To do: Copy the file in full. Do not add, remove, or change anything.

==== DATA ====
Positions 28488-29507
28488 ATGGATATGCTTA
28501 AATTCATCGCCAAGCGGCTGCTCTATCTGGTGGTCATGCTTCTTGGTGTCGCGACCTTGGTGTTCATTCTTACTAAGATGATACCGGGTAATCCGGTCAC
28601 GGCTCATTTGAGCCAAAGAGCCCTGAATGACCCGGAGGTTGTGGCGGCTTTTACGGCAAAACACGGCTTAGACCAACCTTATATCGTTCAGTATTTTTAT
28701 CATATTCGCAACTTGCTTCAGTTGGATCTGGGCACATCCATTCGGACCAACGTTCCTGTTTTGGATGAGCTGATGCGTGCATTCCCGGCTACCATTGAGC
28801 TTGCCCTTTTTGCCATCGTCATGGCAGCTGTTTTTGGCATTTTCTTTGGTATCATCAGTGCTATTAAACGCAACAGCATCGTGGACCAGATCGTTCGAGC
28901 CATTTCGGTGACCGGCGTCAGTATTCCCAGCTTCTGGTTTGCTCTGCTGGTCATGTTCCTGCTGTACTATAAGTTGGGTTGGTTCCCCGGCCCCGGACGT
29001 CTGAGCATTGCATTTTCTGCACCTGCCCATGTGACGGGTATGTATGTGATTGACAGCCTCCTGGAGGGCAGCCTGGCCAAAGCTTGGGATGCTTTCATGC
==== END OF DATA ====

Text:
Positions 28488-29507
28488 ATGGATATGCTTA
28501 AATTCATCGCCAAGCGGCTGCTCTATCTGGTGGTCATGCTTCTTGGTGTCGCGACCTTGGTGTTCATTCTTACTAAGATGATACCGGGTAATCCGGTCAC
28601 GGCTCATTTGAGCCAAAGAGCCCTGAATGACCCGGAGGTTGTGGCGGCTTTTACGGCAAAACACGGCTTAGACCAACCTTATATCGTTCAGTATTTTTAT
28701 CATATTCGCAACTTGCTTCAGTTGGATCTGGGCACATCCATTCGGACCAACGTTCCTGTTTTGGATGAGCTGATGCGTGCATTCCCGGCTACCATTGAGC
28801 TTGCCCTTTTTGCCATCGTCATGGCAGCTGTTTTTGGCATTTTCTTTGGTATCATCAGTGCTATTAAACGCAACAGCATCGTGGACCAGATCGTTCGAGC
28901 CATTTCGGTGACCGGCGTCAGTATTCCCAGCTTCTGGTTTGCTCTGCTGGTCATGTTCCTGCTGTACTATAAGTTGGGTTGGTTCCCCGGCCCCGGACGT
29001 CTGAGCATTGCATTTTCTGCACCTGCCCATGTGACGGGTATGTATGTGATTGACAGCCTCCTGGAGGGCAGCCTGGCCAAAGCTTGGGATGCTTTCATGC